Disaster management in India: the case of livestock and poultry A. Sen (1) & M. Chander (2)
(1) Fellow Programme in Management Scholar, Indian Institute of Management, Ahmedabad - 380015, Gujurat, India (2) Senior Scientist, Division of Extension Education, Indian Veterinary Research Institute, Izatnagar – 243 122, Uttar Pradesh, India Submitted for publication: 7 July 2002 Accepted for publication: 25 April 2003
Summary Developing countries are becoming increasingly aware of the importance of disaster management systems, and increasing efforts are being made to streamline preparedness, response and recovery mechanisms at all levels. It is well known that many developing countries, including India, are not always wellprepared to deal with disasters. A lack of well-developed disaster management plans results in a severe loss of human life, animal life and property, which could be saved if the necessary mechanisms were in place. A lot needs to be done to improve the situation, particularly in regard to livestock. This paper describes in detail, with particular reference to India, what can be done to care for animals when natural disasters occur. The authors review various types of natural disasters and their impact on livestock, and outline different preparedness, response, recovery, and mitigation strategies. The roles of different agencies, including veterinarians, are also considered. Keywords Community participation – Disaster management – India – Livestock – Man-made disasters – Natural disasters – Poultry – Veterinarian.
The World Health Organization defines disaster as ‘any occurrence that causes damage, economic destruction, loss of human life and deterioration in health and health services on a scale sufficient to warrant an extraordinary response from outside the affected community or area’. It is an event, concentrated in time and space, which causes social, economic, cultural and political devastation and which affects both individual people and communities (23). No disaster is exactly the same as another, and the impact and consequences vary from region to region and community to community.
intervention. Natural disasters account for nearly 80% of all disasters that occur in the world. Disasters can also be classified, according to their impact, as localised, widespread, predictable or unpredictable, and also, major or minor.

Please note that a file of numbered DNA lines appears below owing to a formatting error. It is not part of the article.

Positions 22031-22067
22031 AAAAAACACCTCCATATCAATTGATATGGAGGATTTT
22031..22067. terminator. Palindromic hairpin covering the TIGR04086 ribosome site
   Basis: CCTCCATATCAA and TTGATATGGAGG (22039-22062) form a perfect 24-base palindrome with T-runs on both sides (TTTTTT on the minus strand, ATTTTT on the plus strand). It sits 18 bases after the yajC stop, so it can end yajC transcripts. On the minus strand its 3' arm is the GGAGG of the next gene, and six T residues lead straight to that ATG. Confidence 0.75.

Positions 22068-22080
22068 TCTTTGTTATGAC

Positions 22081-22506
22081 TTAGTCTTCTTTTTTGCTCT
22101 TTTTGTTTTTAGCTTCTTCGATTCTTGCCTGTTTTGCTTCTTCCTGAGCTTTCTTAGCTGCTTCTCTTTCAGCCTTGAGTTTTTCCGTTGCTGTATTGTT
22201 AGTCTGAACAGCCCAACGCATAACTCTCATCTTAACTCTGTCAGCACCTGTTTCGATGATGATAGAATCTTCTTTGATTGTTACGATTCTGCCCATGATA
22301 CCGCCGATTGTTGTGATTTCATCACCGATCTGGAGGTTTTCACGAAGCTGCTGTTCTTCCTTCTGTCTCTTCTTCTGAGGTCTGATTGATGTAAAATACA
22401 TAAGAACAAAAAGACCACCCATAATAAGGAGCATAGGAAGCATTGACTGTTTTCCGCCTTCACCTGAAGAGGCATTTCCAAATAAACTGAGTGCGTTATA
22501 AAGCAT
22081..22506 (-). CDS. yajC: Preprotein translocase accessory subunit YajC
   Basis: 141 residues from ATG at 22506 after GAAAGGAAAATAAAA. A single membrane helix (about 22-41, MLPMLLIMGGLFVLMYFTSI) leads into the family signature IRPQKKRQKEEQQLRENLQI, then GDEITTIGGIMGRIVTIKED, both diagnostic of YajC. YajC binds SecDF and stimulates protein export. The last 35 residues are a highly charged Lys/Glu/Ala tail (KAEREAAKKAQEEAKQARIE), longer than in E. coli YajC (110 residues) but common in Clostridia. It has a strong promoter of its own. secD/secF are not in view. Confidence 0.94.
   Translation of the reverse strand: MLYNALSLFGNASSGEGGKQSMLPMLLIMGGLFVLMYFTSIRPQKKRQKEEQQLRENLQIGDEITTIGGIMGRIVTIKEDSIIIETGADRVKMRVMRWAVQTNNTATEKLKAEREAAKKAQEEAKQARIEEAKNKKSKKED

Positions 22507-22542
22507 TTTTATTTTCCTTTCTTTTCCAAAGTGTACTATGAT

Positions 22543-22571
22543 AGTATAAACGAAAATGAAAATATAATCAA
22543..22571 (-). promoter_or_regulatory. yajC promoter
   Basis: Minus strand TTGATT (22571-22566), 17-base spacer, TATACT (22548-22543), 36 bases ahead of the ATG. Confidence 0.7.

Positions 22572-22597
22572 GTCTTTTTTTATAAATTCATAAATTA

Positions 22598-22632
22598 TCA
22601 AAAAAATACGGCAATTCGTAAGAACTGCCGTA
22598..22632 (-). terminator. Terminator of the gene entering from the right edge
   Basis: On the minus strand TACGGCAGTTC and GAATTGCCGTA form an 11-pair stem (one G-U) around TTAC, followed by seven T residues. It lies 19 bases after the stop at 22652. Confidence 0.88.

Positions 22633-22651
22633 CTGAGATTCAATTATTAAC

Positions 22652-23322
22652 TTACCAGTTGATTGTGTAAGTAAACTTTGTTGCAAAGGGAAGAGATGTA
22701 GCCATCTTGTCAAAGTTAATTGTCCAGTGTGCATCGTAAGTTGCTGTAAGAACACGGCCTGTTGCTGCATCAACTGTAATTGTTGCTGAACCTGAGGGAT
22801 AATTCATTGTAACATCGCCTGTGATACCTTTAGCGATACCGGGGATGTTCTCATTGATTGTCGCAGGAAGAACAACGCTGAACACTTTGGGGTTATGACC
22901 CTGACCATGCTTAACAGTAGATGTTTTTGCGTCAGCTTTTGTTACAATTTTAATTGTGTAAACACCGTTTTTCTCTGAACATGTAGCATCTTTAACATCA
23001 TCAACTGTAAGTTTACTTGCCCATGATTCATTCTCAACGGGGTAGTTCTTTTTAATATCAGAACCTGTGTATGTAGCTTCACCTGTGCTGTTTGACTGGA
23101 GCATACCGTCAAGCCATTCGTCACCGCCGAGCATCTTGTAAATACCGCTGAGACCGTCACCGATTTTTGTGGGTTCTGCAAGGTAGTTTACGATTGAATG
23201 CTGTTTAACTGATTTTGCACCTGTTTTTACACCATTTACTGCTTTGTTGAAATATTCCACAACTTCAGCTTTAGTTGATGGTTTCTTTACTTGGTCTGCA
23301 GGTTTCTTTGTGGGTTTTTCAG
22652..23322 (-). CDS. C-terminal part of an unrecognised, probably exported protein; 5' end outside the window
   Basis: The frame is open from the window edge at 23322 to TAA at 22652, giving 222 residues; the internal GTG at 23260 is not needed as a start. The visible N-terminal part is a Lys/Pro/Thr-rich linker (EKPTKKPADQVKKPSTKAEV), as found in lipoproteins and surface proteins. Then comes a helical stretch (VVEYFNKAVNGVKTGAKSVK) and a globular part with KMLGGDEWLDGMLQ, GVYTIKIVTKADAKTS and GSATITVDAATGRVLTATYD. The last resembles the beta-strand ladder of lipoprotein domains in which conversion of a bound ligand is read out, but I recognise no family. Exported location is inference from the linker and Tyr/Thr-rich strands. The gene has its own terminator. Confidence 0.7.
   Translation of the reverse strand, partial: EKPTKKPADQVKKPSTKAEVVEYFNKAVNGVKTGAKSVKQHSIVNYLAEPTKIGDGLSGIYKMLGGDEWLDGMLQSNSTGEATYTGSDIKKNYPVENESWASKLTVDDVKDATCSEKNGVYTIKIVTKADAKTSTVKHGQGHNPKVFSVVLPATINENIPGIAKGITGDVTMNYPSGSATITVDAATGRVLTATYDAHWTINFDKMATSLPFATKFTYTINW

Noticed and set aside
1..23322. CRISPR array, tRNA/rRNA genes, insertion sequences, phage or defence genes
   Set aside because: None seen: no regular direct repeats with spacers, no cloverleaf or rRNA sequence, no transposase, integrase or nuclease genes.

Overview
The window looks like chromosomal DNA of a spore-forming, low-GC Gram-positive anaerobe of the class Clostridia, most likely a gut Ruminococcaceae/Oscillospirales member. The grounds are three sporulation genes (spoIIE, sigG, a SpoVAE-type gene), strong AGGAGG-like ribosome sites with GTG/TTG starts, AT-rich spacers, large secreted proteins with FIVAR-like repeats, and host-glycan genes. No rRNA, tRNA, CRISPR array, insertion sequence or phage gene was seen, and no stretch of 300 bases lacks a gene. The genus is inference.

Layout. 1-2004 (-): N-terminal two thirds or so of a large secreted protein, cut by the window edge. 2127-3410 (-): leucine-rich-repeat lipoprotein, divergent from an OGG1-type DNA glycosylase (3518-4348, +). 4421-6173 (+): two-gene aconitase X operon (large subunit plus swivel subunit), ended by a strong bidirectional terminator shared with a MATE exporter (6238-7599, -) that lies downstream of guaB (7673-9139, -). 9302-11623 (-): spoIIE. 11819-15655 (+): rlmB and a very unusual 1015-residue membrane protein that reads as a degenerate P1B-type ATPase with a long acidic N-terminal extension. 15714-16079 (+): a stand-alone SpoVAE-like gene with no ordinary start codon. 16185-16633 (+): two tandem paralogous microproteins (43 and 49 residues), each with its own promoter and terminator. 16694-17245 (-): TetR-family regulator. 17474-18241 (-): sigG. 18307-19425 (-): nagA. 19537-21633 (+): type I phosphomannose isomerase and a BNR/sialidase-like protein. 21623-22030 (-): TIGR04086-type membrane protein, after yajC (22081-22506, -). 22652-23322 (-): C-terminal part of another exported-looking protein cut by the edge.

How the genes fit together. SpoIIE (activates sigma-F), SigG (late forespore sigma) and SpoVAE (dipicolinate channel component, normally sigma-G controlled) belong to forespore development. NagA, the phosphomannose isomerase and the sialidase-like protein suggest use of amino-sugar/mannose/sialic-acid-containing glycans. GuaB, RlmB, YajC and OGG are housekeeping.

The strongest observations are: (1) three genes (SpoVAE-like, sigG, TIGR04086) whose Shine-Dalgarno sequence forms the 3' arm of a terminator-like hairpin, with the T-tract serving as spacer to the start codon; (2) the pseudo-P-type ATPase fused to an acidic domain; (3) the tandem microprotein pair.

Impact of disasters
The impact of a disaster can be categorised as direct, indirect or tertiary. Table I shows these various effects. Apart from the public health consequences of disasters, such as zoonotic diseases and the threat to the food supply, disasters also have negative economic consequences, particularly in developing countries. In these countries, not only do livestock provide milk, meat, traction power for farming and transport, dung, hides, wool, fibre, etc., animals also provide a relatively safe investment option and give the owner social importance (31). Disasters affecting livestock can therefore have a negative
Types of disasters
Disasters can be categorised, according to what causes them, as natural disasters, i.e. the result of natural phenomena, or manmade disasters, i.e. the result of man’s intervention or non-
© OIE - 2003
Rev. sci. tech. Off. int. Epiz., 22 (3)
Table I The impact of disasters on various factors
Direct impact Human lives Indirect impact Exports/imports Tertiary impact Health hazards Long-term development Overall investment climate Funds reallocation (b)
Livestock and other animals Agricultural output Private property Municipal infrastructure Power/telecommunications infrastructure Health/education assets Industry/services output Remittance income (a)
cyclones is increasing every year. Of the thirty-two States and Union Territories in India, twenty-two are disaster prone. 28% of the total cultivable land is prone to drought; 58% of the total...